Reporting – John Grafman
Photo coverage credit – Russ Curtis
Once a year, CEOs and top executives of global corporations meet in a semi- clandestine enclave to discuss the future. Unlike other conferences, this isn’t to just debate the success of big business. The few hundred attendees have much loftier goals. Business serves as the backdrop, but at the end of the day the conference is about the sustainability of mankind.
This is the fourth annual Fortune Brainstorm Green conference. As one might guess, Fortune Magazine provides coordination. The publication’s deep relations formed over the years allows the event coordinator to wrangle featured speakers from the most respected leaders in numerous fields. These include agriculture, banking, chemical, computer, energy, entertainment, internet, and transportation companies, amongst others.
The caliber of the attendees sets this gathering apart from so many other conferences. Two years ago Bill Clinton found time to appear, and last year Bill Ford spent three days listening, learning, and then he found himself as an unscheduled speaker. No less mesmerizing this year is Sir Richard Branson. His after dinner chat highlights Virgin’s foray into space, the bottom of the ocean, and the reason leaders need to take the reins when it comes to sustainability.
So why should the automotive and related companies send the top brass and VPs of sustainability to this three day gathering? As it turns out being a “green” company is not just good for the world, but it’s often good for the bottom line. In effect, being green really brings in the green.
Being able to think outside the box is half the battle. David Steiner, President and CEO of Waste Management, (yes the trash collection company, WMX), is one of many speakers this year with real world examples. In this particular situation, Waste Management took a look inward several years ago. The company realized it had endless supplies of material, aka garbage, and it wasn’t capitalizing on it. Now WMX turns much of this into energy. How much? More than the entire USA produces in solar and wind power combined. Not bad for just one company. A time might come where the company will pay for the opportunity to collect waste material, as the energy revenue will more than compensate for this approach.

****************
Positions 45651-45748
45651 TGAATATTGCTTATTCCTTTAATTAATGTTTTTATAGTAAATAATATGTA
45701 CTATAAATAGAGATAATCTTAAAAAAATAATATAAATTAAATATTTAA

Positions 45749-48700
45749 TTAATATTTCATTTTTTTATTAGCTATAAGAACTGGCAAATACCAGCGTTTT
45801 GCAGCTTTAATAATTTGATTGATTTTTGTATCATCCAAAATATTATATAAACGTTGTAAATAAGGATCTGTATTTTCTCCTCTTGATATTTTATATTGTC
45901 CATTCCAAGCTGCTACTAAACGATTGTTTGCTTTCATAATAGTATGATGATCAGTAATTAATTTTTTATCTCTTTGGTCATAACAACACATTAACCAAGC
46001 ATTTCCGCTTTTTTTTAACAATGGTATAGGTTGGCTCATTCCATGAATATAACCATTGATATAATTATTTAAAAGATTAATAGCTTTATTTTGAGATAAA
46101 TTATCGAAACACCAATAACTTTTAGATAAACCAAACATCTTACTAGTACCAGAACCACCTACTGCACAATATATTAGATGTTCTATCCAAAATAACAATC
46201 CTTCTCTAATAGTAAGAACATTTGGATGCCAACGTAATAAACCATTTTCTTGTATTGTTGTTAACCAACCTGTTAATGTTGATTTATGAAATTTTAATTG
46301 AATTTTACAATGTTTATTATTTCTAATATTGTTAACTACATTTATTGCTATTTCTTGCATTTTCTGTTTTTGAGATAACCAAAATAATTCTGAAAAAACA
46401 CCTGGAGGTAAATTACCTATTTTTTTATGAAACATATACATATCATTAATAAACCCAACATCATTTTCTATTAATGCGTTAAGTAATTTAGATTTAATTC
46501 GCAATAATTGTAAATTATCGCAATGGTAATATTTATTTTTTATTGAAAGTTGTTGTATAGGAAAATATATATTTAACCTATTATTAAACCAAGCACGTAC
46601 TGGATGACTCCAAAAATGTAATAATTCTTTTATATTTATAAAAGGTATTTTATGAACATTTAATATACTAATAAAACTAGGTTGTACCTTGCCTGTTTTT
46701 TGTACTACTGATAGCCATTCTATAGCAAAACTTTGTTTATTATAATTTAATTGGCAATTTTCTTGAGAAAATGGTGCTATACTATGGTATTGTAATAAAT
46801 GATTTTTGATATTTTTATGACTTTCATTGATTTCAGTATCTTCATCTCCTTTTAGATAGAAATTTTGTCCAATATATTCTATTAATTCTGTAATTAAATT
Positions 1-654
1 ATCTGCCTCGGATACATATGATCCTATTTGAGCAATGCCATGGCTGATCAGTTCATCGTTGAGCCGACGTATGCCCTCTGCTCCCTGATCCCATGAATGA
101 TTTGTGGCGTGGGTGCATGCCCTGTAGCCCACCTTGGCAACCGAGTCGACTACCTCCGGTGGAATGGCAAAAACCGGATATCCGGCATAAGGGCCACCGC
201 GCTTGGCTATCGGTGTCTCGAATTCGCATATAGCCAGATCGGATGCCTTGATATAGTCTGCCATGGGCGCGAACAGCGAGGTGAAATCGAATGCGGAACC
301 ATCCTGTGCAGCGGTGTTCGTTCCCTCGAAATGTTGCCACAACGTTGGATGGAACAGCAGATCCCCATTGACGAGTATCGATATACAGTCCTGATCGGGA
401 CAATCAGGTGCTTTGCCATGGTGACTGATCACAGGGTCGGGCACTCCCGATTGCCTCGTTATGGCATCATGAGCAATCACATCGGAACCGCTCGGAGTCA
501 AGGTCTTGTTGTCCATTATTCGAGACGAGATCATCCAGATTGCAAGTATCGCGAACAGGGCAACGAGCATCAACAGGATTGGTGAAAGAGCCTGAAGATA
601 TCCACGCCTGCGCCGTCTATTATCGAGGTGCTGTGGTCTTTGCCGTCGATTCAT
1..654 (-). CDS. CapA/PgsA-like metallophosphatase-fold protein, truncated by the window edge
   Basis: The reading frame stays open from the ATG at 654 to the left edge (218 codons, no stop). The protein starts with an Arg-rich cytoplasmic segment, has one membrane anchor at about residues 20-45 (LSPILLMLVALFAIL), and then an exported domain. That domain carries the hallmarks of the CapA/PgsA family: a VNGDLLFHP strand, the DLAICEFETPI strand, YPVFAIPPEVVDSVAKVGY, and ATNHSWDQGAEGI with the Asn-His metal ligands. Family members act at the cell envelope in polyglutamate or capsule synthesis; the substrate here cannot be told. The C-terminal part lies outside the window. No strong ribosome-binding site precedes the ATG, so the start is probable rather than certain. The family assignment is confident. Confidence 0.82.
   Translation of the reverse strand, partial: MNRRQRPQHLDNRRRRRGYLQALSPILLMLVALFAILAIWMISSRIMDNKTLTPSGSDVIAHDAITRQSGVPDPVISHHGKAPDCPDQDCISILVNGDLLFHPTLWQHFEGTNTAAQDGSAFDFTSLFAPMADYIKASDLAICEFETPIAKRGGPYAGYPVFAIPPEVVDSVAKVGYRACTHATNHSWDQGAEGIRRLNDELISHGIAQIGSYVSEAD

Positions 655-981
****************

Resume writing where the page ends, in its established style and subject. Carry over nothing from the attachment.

“Is green marketing still relevant” is the question put forward to one of the many discussion panels. The panel is quick to point out that as numerous companies are already heavily into sustainable initiatives, we are quickly approaching a time when all companies will be green, and touting that will no longer be necessary. The situation is similar to decades ago at the advent of color television broadcasts; when stations actually needed to state that the programing was taped in living color. Once color broadcasts were no longer novel, but rather an expected practice, it wasn’t useful as a marketing tool. The speakers also pointed out that using “Green” as a marketing tool often comes off as a marketing gimmick rather than a sincere attempt to do the right thing.
Most of the guests at the three-day conference are executives of corporations that to one extent or another have already moved forward on green initiatives. On the second afternoon John McDonnell, COO and EVP or Patron Spirits International is the spotlight speaker. Most of us are familiar with the fine tequila that Patron produces in Mexico. While our neighbor to the south of the US isn’t known for being a leader in environmental concerns, that hasn’t deterred Patron Sprits from doing the right thing. John covers both the company’s use of wind power and recycling bio-waste to benefit the company in the near term and down the road. Currently, the company is 99% green. He also is proud to point out a number of other alcohol companies are also on the same kick. Patron doesn’t emphasis this aspect of its business in public. Again, being responsible should be expected, not some marketing ploy.